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Washington, February 9, 1917. SIR: Various agencies in the United States maintain lists of collegiate institutions whose graduates are given certain academic or professional privileges. Very few of these lists have received widespread publicity. The criteria in accordance with which the lists are made up vary. Consequently, there is a great and growing uncertainty as to what is meant by the term “ recognized” or “approved" or "accredited” college. It has been felt that a compilation of such of these lists as are prepared by public or nonsectarian agencies will be useful to educational officers, and in the end will contribute toward the establishment of more definite standards for collegiate work. I have, accordingly, requested Dr. S. P. Capen, the bureau's specialist in higher education, to prepare such a compilation, which is transmitted herewith for publication as a bulletin of the Bureau of Education under the title “Accredited Higher Institutions." Respectfully submitted.




The impression prevails that there exists some authoritative classification of higher institutions, a classification which has behind it the sanction of the Government. It is true that the Bureau of Education prepared in 1911 a tentative classification of colleges, on the basis of the value of the bachelor's degree. This document was never formally published, and no effort has been made to correct, in accordance with the current changes in institutional standards and resources, the information on which it was based. There is no comprehensive classification of collegiate institutions by any governmental agency.

Classifications appear to be necessary for various purposes, however, and in default of action by the Government those groups of educational officials who need them have been forced to make their own. State departments of education, State universities, educational foundations, voluntary associations, and certain of the larger universities which maintain graduate schools, as well as church boards of education and other denominational bodies have for some years gradually been elaborating lists of institutions whose standards they are willing, as the result of special information, to approve. Probably the extent to which this process has been carried on has not been generally known. The facts have seemed to the Bureau of Education to be worth recording, both because of their bearing on an important phase of higher education in the United States and for the assistance of educational officers who deal with questions of advanced credits.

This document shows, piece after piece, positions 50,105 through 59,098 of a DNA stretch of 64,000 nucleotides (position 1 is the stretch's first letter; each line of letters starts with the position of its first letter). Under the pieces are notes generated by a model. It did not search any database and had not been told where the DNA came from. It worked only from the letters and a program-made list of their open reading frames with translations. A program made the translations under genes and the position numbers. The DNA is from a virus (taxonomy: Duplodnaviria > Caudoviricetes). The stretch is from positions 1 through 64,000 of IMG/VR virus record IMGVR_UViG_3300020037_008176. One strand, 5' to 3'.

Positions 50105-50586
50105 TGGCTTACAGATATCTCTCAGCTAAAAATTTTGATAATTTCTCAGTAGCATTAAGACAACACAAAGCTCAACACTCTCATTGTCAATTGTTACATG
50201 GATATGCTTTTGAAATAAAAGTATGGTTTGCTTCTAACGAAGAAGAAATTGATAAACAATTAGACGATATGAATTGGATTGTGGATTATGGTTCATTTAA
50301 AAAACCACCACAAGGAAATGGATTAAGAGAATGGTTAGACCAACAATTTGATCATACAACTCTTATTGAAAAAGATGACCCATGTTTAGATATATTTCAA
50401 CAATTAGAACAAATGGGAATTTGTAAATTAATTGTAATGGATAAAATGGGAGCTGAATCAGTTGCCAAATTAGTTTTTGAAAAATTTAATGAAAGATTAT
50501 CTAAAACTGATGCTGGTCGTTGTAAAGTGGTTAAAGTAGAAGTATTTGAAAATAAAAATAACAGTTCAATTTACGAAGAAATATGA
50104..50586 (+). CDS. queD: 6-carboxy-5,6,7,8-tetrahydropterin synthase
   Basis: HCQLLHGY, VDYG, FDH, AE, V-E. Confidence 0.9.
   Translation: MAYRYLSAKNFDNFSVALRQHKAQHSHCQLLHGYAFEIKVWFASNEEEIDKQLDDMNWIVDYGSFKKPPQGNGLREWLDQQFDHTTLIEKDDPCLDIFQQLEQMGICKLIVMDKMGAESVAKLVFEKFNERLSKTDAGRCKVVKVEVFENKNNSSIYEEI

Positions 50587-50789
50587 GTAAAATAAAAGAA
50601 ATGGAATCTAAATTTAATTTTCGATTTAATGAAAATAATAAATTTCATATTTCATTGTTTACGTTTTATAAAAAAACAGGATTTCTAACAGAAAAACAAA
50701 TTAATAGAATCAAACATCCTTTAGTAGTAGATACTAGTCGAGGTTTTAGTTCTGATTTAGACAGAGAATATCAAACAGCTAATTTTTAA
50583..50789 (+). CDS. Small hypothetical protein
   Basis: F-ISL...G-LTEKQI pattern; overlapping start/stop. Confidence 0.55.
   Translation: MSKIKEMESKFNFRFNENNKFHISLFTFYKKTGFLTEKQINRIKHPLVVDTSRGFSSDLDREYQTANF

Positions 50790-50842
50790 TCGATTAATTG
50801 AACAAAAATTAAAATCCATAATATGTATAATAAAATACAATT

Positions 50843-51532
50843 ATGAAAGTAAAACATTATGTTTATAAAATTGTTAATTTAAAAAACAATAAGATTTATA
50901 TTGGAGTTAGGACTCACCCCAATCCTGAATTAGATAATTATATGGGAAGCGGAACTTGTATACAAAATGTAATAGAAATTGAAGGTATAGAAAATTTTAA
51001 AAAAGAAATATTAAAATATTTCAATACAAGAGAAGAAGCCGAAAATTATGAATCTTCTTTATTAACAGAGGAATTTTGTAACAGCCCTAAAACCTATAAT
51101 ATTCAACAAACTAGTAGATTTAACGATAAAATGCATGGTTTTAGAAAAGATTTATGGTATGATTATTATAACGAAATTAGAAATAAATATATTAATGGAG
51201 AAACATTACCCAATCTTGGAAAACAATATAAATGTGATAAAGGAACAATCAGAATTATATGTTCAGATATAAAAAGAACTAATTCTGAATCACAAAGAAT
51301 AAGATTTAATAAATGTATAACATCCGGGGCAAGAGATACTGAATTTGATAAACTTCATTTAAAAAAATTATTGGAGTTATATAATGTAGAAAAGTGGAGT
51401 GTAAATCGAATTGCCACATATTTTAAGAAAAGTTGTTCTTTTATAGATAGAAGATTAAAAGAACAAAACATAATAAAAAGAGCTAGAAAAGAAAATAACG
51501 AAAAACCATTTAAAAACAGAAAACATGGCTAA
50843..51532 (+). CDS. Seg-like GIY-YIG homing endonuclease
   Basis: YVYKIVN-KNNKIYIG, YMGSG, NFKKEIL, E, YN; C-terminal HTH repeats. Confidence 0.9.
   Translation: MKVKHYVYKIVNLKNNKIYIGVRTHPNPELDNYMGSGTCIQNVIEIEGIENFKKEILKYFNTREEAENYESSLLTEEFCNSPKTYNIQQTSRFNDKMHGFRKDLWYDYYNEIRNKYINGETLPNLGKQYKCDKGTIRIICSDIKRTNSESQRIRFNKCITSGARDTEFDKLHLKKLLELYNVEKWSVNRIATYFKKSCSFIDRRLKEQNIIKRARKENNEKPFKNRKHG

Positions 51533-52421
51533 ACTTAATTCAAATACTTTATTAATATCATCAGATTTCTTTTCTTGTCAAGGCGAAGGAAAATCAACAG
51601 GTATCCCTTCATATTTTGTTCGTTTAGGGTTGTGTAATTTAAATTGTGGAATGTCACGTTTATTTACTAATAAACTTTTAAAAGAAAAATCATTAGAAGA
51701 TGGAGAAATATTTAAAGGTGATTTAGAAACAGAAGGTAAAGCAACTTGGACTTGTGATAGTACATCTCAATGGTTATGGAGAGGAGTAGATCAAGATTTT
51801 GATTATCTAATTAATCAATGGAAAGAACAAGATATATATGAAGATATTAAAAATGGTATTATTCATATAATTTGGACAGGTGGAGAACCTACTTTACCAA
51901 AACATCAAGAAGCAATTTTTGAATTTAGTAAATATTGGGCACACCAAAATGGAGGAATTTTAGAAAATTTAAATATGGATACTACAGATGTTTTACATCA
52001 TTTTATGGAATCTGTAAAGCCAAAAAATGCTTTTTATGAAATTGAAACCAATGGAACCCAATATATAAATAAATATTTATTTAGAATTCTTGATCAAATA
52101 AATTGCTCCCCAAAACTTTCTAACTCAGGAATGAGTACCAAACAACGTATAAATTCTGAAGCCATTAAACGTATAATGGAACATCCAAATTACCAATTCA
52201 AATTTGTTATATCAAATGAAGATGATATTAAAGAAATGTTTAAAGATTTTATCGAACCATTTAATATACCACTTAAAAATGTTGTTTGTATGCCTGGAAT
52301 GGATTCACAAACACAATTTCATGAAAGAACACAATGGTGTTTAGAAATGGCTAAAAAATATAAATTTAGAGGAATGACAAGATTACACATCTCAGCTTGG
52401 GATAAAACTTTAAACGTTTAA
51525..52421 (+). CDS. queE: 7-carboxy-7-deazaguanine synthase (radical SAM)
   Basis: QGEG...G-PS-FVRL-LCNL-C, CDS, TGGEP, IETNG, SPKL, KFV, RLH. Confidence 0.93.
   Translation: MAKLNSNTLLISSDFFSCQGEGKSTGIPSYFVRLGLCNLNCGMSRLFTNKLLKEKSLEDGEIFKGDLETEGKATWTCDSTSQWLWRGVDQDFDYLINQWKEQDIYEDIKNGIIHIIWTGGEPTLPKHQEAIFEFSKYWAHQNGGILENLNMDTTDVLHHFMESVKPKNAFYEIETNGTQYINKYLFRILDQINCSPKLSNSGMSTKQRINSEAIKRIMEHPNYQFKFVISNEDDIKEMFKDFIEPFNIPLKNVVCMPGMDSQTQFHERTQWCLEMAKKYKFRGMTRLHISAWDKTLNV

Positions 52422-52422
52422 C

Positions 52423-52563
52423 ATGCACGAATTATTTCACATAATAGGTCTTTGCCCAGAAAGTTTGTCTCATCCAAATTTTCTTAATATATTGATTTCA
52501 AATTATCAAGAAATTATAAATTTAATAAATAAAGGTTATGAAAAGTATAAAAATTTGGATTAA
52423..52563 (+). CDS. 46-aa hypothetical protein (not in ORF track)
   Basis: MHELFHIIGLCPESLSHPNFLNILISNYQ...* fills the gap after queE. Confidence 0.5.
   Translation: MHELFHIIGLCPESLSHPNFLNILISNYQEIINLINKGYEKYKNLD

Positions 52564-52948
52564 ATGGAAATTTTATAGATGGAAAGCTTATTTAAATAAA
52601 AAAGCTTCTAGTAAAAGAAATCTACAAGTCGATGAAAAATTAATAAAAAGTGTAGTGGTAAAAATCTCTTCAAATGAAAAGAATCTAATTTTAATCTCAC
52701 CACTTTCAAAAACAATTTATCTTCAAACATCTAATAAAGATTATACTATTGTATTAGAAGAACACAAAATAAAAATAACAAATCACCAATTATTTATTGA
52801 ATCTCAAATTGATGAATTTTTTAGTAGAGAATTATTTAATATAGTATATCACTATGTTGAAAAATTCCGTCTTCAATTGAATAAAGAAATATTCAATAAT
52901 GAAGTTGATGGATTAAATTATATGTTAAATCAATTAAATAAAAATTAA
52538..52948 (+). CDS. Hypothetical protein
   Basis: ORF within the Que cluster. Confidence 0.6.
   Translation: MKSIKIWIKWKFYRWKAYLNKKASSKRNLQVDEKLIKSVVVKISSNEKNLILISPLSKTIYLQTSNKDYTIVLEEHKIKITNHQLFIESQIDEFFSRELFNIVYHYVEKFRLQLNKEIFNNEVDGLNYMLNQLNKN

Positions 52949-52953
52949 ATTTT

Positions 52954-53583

Accordingly, in March, 1916, the Bureau of Education issued a general inquiry designed to secure from various nonsectarian agencies the lists of collegiate institutions approved by each, together with statements of the criteria by which inclusion in each list is determined. The material submitted in response to this inquiry is published herewith. To it have been added the lists already in print prepared by certain widely influential organizations. Each list is the latest one which had been issued or prepared by the body in question at the time of the inquiry. A few lists have since been revised. Owing to the delay attendant on securing returns, the bureau has not attempted to include these revisions, however. The bulletin represents the status of collegiate accrediting by official and semiofficial nonsectarian agencies as late as April, 1916.


The lists represent four types of procedure in classification. universities are generally under the necessity of defining the terms on which students coming from other collegiate institutions (as a rule from institutions in the same State) will be received. Some State universities accredit colleges from which undergraduate students will be accepted on transfer, some accredit colleges whose graduates will be admitted to the graduate school as candidates for advanced degrees, and some accredit colleges on both bases. Their sources of information regarding accredited institutions are various. More or less definite knowledge of the standards of colleges in the home State is commonly possessed by State university officials as the result of visits to these institutions and of past experience with students who have been transferred from them. Where a State university accredits institutions in other States, it is customary to rely on the ratings given by the State universities of those States or by some trustworthy nonofficial body.